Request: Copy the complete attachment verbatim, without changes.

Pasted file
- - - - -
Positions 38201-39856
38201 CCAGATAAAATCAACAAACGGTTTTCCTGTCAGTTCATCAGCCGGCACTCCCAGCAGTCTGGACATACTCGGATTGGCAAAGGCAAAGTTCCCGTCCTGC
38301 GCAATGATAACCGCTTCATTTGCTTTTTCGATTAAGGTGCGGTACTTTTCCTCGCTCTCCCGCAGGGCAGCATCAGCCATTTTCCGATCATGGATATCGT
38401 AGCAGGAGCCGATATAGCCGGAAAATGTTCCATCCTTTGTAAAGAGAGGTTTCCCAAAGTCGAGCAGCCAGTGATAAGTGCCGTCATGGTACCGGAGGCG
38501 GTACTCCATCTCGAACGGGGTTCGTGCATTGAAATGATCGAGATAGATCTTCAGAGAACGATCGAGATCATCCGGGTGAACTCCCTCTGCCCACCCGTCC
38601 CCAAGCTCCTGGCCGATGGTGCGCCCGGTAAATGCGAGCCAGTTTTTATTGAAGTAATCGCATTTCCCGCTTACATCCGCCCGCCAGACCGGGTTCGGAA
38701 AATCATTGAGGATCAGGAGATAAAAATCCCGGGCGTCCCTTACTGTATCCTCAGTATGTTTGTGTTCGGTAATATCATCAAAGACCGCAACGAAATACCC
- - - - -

Positions 38201-39856
38201 CCAGATAAAATCAACAAACGGTTTTCCTGTCAGTTCATCAGCCGGCACTCCCAGCAGTCTGGACATACTCGGATTGGCAAAGGCAAAGTTCCCGTCCTGC
38301 GCAATGATAACCGCTTCATTTGCTTTTTCGATTAAGGTGCGGTACTTTTCCTCGCTCTCCCGCAGGGCAGCATCAGCCATTTTCCGATCATGGATATCGT
38401 AGCAGGAGCCGATATAGCCGGAAAATGTTCCATCCTTTGTAAAGAGAGGTTTCCCAAAGTCGAGCAGCCAGTGATAAGTGCCGTCATGGTACCGGAGGCG
38501 GTACTCCATCTCGAACGGGGTTCGTGCATTGAAATGATCGAGATAGATCTTCAGAGAACGATCGAGATCATCCGGGTGAACTCCCTCTGCCCACCCGTCC
38601 CCAAGCTCCTGGCCGATGGTGCGCCCGGTAAATGCGAGCCAGTTTTTATTGAAGTAATCGCATTTCCCGCTTACATCCGCCCGCCAGACCGGGTTCGGAA
38701 AATCATTGAGGATCAGGAGATAAAAATCCCGGGCGTCCCTTACTGTATCCTCAGTATGTTTGTGTTCGGTAATATCATCAAAGACCGCAACGAAATACCC